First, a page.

Glendale, OH Trains Collide In Flames, Jan 1890

LIVES LOST IN THE WRECK.

A FRIGHTFUL RAILROAD ACCIDENT IN THE WEST.

A VESTIBULE EXPRESS PLUNGES INATO THE REAR OF ANOTHER TRAIN AND THE SHATTERED CARS TAKE FIRE.

Cincinnati, Ohio, Jan. 17. -- Glendale, a suburb fifteen miles out from here, is largely inhabited by leading business men and prominent citizens. A special accommodation train is run for the town by the Cincinnati, Hamilton and Dayton Road, stopping only at Winton-place. It was at this point to-night that a shocking collision occured. The accommodation had just begun to move away from the station when the Chicago vestibule train, drawn by one of the new strong engines and running from fifty to sixty miles an hour, plunged into its rear. In making up the accommodation the baggage car had been put on the rear end. To this is due the comparatively small loss of life.
The big engine plowed half way through the baggage car, pushing it and the two coaches in front off the track into a ditch. The stove in the baggage car set fire to it and the three cars were soon in a blaze, while a number of helpless people, pinned in the debris, were screaming for relief, or in their madness cursing their fate. The baggagemaster, BOB STEVENSON, and his assistant, as well as both the fireman and engineer of the vestibule train, were gotten out by hard work. All were terribly injured -- STEVENSON has just died -- while the others are believed to be fatally hurt. The scene about the burning cars was indescribable. The hundreds on the trains who had escaped uninjured, reinforced by hundreds from the adjoining suburbs, stood almost crazed with grief at their helplessness. A score of wounded persons were gotten out by heroic effort and laid in ghastly rows on the station floor.
Inside the blazing cars could be seen here and there forms caught by splintered timbers. They writhed and twisted in their awful agony, biting their flesh and tearing their hair. The number has not yet been definitely told because of the number missing and because of the possibility that all the bodies have not been found.
Two fire companies from Cincinnati were soon on the scene, and, with a relay of police, began searching the ruins. The body of JOHN H. WILSON, Superintendent of the New York Metropolitan Life Insurance Company, was the first one found and identified.
Two of those injured in the wreck have been received here at the hospital. Their names are JAMES STALEY, forty-nine years old, of Carthage, Ohio, terribly burned about the face and arms; WILLIAM KLAMITZ, also of Carthage, a plumber, aged nineteen, scalp wound and burned hands and arms.
MR. CHARLES NELSON, the new General Superintendent of the Cincinnati, Hamilton and Dayton Railway, has just arrived from the scene of the wreck. He says the dead are JOHN WILSON, Superintendent of the Metropolitan Life Insurance Company of Cincinnati; residence, Winton-place; F. W. WITHERBEE, conductor, of 77, residence Toledo. An unkown[sic] woman. Two of the dead bodies are in the Morgue in this city. These are all the killed. They were burned to death.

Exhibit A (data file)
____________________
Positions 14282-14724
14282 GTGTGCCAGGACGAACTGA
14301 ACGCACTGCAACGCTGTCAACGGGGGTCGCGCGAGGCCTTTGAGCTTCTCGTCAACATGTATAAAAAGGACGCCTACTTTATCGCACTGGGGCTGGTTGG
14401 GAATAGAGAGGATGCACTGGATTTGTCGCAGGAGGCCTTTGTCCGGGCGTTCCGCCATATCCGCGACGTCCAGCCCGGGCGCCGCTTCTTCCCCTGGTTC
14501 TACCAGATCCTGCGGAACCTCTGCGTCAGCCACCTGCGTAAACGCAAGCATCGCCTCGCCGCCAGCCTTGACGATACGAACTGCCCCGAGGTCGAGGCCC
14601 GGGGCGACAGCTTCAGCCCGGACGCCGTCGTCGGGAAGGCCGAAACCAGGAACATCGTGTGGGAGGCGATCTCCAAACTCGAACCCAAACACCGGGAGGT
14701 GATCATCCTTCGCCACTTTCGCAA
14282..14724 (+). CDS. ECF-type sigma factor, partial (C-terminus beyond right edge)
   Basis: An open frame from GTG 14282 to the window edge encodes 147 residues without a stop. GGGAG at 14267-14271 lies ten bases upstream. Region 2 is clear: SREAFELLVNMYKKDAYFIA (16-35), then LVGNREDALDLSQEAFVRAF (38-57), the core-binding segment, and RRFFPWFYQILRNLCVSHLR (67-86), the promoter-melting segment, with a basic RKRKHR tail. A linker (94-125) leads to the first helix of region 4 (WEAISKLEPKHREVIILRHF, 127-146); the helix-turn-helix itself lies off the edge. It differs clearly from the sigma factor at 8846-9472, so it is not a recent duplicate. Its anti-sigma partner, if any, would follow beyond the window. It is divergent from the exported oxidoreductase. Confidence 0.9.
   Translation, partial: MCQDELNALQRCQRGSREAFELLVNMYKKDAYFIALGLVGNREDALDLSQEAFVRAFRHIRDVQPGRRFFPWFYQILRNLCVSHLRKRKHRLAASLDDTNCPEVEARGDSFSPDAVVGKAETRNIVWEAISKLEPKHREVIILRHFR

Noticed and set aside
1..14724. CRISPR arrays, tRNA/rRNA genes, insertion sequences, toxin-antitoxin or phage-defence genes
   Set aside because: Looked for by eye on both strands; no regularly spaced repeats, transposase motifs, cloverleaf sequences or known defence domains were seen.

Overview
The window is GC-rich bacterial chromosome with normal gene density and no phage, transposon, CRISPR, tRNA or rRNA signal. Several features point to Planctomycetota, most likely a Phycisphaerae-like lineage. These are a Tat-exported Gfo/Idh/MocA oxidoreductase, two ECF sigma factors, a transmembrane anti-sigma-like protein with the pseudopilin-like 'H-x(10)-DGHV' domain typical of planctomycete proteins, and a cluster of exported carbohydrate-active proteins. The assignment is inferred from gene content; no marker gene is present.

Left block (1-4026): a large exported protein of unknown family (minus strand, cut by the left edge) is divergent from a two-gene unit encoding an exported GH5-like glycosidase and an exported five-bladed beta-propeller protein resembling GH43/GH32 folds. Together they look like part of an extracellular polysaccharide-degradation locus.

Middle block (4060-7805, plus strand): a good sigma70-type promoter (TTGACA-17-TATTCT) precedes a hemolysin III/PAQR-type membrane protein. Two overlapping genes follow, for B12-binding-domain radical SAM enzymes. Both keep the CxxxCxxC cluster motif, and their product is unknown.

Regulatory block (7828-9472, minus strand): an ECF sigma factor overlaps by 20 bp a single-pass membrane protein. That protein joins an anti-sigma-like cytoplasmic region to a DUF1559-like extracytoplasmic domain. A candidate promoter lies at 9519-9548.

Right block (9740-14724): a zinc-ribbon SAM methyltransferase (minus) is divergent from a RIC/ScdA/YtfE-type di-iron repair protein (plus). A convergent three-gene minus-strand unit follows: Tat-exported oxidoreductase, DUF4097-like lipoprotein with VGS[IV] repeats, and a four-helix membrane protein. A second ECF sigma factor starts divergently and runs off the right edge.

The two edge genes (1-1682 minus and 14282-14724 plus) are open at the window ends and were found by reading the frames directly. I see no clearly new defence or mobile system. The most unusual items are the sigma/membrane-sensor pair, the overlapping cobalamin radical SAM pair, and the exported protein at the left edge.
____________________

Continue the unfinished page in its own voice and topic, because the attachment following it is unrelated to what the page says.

The wounded are: JAMES STALEY, baggage master of train No. 77; residence Dayton, Ohio; terribly burned and scalded about the head and chest; he is in the Cincinnati Hospital suffering terribly. WILLIAM KLAMITZ, a passenger, a mere boy, plumber by trade, home Carthage, Ohio; seriously but not dangerously burned about head, face and hands. He is in the Cincinnati Hospital. WILLIAM COAGLEV, engineer of No. 31, and GEORGE MAGEE of No. 31, both hurt by jumping. These two men are at Winton Place receiving medical attention. Their injuries are reported slight.
No. 77 was an accommodation train of five cars from Glendale, due in this city at 7:05. No. 31 was the Chicago vestibule train of a baggage and three coaches, all the cars extremely long. No. 31 was due here at 7:10, only five minutes later that No. 77. No. 77 at the time of the accident was five minutes behind time on account of time lost by a previous train. Both 77 and 31 were in the same block, which is a violation of running orders. Superintendent NELSON says this was because the operator at Carthage gave No. 31 the wrong signal. That is according to his best information at the present moment.
No. 77, the accommodation, had stopped at Winton Place, and had just pulled out and rounded a curve, when No. 31 came thundering past. Side tracks at that place obscured the engineer's view till he got within 200 yards or less of the train in front. He reversed the engine, turned on the air brakes, and jumped. His was the Strong engine No. 1. Mr. Strong, the manufacturer, keeps an engineer with that engine all the time, but he never turns a throttle. Picked engineers in the employ of the road do that. This extra engineer did not jump. He sat like a statue on his seat and was not hurt, not even scratched. Not a passenger and not a car on No. 31 was hurt.
In Train No. 77 were thirty passengers, nearly all in the front car. All who were killed or injured were in the rear car, which was a combination baggage and smoker. The blow of Train No. 31 smashed this car and piled up the next two in front of it in a common wreck, and the two rear cars burned up. The Cincinnati police and the Fire Department from near stations rushed to the scene and citizens poured in from the polulous suburbs so that no one suffered or perished from delay in rescuing. Superintendent NELSON says he has been in the business twenty-one years, and this is the first case of death from accident under his supervision. It was only at midnight that passengers from the wreck arrived in Cincinnati.
Later. -- JAMES STALEY and WILLIAM KLAMITZ, at the Cincinnati Hospital, both died this midnight, making the killed five in number.

The New York Times New York 1890-01-18